by Steven Snyder, published on April 29, 2006|
Hard Candy is both as ambiguous, and as obvious, a movie as youre likely to find in mainstream American cinema. It pretends to show you everything while denying you any real knowledge, and judges its characters while also vigorously defending them. Its a product of the shifting moral ground of the 21st century, where the Internet has enabled us to lead double lives and explore our darker sides in relative anonymity, where the definitions of right and wrong are blurring amid high-speed modems and MySpace chat rooms.
At its core are three questions: What makes someone today guilty of pedophilia, what punishment is appropriate, and is it possible that the answers to both might be part of a sliding scale? In 1990, the first question was easy and the second a point of debate. But in 2006, both are as murky as the disappearing line between the virtual world and real world.
Brian Nelsons script cannot possibly be removed from todays headlines, which makes the story not only timely, but also somewhat urgent. Just a few weeks ago, the News Corporation announced that it was appointing a security czar to its immensely popular MySpace web site, and Attorney General Alberto Gonzales recently declared online child pornography an epidemic.
It is in this environment that Hard Candy begins, with a screen of instant messenging that evolves into a meeting between Jeff (Patrick Wilson) a suave, older photographer, and Hayley (Ellen Page), a young, bright-eyed high school student. Shes not 18, and he admits hell have to wait for her a few years. But when she insists on coming back to his place to listen to music he agrees, and even offers her some alcohol when they get there.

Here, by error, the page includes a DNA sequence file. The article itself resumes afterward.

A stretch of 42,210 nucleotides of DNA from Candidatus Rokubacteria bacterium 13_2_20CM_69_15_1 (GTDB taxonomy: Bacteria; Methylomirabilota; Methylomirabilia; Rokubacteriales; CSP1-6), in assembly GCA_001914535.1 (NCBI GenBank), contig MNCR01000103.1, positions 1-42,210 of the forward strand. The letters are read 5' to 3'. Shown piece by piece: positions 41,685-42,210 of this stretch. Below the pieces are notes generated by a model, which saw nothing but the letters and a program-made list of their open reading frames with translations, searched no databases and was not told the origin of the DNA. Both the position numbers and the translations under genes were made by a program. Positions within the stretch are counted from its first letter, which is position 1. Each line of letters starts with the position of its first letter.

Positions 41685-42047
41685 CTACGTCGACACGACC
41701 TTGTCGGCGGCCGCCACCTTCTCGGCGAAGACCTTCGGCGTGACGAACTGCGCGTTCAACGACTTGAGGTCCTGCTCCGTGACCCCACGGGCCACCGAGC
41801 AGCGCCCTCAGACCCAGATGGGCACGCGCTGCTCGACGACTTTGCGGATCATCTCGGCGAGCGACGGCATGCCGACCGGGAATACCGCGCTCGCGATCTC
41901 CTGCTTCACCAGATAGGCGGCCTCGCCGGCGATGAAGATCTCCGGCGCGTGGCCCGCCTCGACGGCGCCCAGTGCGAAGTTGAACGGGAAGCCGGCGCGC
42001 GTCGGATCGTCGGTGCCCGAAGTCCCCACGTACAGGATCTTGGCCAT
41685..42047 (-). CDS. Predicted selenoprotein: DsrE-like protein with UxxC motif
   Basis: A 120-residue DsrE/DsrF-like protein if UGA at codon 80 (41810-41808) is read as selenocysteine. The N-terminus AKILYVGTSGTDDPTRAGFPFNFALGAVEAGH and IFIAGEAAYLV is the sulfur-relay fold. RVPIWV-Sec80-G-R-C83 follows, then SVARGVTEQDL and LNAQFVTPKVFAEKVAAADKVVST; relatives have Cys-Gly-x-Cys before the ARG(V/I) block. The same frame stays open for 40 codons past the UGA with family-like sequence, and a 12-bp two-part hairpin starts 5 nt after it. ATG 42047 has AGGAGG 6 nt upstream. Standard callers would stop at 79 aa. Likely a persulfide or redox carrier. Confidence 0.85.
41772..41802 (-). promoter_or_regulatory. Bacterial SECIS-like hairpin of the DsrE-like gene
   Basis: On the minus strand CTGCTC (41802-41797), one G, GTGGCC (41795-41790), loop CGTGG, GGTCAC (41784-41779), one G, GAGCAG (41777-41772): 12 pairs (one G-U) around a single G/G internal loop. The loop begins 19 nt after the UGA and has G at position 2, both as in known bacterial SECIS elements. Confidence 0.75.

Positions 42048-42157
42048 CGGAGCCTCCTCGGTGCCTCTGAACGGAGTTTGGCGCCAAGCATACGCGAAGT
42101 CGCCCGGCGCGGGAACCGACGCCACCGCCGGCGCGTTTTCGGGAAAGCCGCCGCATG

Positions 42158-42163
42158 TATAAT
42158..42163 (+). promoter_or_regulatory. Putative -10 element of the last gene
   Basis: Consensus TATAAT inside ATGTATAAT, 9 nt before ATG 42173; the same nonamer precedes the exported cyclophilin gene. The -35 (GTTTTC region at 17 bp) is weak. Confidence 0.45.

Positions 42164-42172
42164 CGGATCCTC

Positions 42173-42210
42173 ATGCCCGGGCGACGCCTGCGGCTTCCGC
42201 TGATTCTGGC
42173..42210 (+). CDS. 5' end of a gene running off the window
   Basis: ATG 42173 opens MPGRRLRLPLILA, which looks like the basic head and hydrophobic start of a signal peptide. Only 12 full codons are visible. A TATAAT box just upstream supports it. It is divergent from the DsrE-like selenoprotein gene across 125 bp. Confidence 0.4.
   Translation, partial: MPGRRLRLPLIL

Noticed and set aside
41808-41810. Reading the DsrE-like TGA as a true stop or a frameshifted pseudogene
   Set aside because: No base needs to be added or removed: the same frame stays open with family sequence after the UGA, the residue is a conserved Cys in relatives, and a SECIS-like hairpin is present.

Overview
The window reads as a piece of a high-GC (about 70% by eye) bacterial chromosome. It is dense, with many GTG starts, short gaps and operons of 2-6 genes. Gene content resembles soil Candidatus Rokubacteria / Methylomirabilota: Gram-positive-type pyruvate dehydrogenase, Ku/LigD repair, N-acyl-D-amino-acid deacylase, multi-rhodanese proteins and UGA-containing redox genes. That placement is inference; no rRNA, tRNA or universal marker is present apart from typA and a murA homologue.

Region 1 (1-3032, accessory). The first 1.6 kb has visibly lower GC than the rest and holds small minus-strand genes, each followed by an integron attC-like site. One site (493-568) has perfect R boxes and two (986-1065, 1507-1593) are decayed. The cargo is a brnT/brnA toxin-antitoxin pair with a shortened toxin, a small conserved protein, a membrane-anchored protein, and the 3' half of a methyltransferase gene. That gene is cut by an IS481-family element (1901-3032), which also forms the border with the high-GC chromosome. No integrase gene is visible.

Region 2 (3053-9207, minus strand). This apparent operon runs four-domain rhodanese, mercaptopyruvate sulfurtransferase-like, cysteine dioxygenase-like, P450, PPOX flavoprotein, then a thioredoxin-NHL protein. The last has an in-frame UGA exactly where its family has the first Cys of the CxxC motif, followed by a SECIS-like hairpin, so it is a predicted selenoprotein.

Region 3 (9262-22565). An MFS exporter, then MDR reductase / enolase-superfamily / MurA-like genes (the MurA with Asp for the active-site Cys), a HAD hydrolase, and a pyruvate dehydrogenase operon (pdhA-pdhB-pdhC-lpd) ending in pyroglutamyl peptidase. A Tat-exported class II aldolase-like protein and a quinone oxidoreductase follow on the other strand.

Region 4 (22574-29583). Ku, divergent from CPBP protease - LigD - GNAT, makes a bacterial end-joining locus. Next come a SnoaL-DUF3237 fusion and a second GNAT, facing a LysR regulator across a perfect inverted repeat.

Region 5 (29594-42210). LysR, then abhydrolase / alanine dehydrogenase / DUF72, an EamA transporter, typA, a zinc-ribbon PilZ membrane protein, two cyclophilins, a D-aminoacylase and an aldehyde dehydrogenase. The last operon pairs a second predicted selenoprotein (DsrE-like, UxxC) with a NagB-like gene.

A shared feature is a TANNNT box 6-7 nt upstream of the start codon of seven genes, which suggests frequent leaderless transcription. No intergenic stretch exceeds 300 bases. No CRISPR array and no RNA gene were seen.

But something far more interesting takes place on Hard Candys way to a standard film about a manipulative man and a defenseless young woman. In the blink of an eye the tables are turned, the hunted girl now lashing out this manipulative older man, and the audience is shaken awake by a film that leaves all conventional formulas behind and instead pushes the issues of pedophilia, voyeurism and revenge to the front of the conversation.
Director David Slade moves incrementally, taking his characters further in their heated, violent debate one step at a time. Jeff surfs online chat rooms that host young teenagers does that make him a creep? He photographs young models does that make him a more likely molester? Hes downloaded porn does that make him evil? And Hayley thinks he represents the biggest danger for children who log on unsuspectingly is her form of justice correct?
Wilson and Page take this material and run with it. Wilson is the epitome of male rationalization. Sure, he says, he likes talking to young girls, but he never does anything with them. And Page is able to turn her riveting performance on a dime, in one instant eliciting our fear for this vulnerable young girl and in the next allowing us to vicariously live through her violent outburst against this man who comes to represent every online pervert.
The third act brings these themes together in a shocking twist that will make many in the audience cringe. Yet still through it all, these two archetypes keep talking, the debate keeps surging, and we cant help but open our eyes despite our squirming to try and come to some sort of a decision about it all.
If, as Hard Candy claims, the Internet enables us to pursue our darkest thoughts, then how must we redefine our notions of predator, victim and punishment? Its an uncomfortable question the question that Hard Candy never stops asking, form different angles, with different particular. Its a drama that plays like a horror film because we know theres no easy answer: deep down we fear there isnt any answer at all.